Erbil, 16 March (AKI) - A Kurdish source in Baghdad has told a Kurdish national daily that the Mahdi Army, the militia of radical Shiite cleric Moqtada al-Sadr, " has set up a shadow government in Sadr City in the centre of Baghdad". The source told the Aso daily: "this group was tasked with carrying out the affairs of the city in the place of the Iraqi government and institutions." The source explained that the Mahdi Army, accused of kidnappings and sectarian killings, has transformed the rundown Sadr city into an independent district with its security forces and its own courts which do not only judge local residents but also Shiites from other areas of the capital.

The source alleged that "the health and transport ministers, which both are headed by minsiters from the Sadr faction, have been completely monopolised by followers of this movement" adding that "in Sadr City the police forces, for example the local police, take their orders from Moqtada al-Sadr and not from the interior ministry."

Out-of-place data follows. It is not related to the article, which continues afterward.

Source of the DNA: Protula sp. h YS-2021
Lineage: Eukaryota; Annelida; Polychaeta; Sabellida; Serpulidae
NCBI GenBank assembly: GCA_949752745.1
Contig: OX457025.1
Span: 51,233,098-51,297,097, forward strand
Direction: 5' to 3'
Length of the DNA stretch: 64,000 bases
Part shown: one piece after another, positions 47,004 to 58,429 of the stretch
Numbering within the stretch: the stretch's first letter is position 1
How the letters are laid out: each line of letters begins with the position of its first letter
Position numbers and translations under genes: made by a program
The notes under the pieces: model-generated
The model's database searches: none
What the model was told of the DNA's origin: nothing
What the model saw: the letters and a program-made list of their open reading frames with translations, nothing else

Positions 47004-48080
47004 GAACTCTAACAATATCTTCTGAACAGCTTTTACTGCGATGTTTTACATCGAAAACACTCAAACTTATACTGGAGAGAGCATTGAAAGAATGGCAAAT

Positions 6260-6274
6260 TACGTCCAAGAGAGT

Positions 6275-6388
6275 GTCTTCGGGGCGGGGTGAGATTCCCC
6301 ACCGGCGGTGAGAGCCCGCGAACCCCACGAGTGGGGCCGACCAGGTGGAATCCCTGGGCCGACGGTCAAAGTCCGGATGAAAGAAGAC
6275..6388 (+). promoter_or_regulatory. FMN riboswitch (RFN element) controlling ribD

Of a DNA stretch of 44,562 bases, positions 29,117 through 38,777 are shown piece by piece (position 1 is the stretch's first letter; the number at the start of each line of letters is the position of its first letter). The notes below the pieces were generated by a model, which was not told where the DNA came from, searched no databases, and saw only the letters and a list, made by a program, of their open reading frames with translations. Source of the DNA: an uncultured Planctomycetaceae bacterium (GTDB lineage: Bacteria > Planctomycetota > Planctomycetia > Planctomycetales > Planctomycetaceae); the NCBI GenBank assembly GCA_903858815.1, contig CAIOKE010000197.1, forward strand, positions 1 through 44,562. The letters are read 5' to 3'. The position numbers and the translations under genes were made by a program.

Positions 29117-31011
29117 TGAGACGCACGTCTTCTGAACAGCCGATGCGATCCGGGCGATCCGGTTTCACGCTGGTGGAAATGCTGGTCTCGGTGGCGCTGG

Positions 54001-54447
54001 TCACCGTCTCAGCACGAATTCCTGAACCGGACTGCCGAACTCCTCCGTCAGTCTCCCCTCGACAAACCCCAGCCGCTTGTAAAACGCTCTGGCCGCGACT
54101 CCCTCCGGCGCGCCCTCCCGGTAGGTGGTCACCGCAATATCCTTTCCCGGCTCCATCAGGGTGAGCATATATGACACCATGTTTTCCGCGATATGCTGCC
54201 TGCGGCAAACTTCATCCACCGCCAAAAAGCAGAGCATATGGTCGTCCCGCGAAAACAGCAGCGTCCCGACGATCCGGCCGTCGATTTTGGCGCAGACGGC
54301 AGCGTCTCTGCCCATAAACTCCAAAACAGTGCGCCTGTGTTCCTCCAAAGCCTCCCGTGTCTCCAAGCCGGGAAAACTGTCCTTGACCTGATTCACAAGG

The Cultural Network of Iraq, an internet site which publishes news on the Shiite community, has said that "the peoples courts in Sadr City have condemned to death terrorists who carried out massacres in the city."

The former government of Iyad Allawi and the movement of al-Sadr,. who has headed two lengthly revolts against the US-led coalition forces, clashed over these courts, which have special police forces and prisons. When the authorities in Baghdad tried to close them down and disband the militias they failed.

The power of Sadr's militia and his huge constituency of loyal Shiite voters have made him a growing force in Iraq.

Gunmen wearing the old Mahdi Army uniform of black pants and black shirts - abandoned for civilian gear in recent days - are blamed for some of the worst retaliatory raids and killings in Baghdad following the bombing of a Shiite shrine in Samarra on 22 February.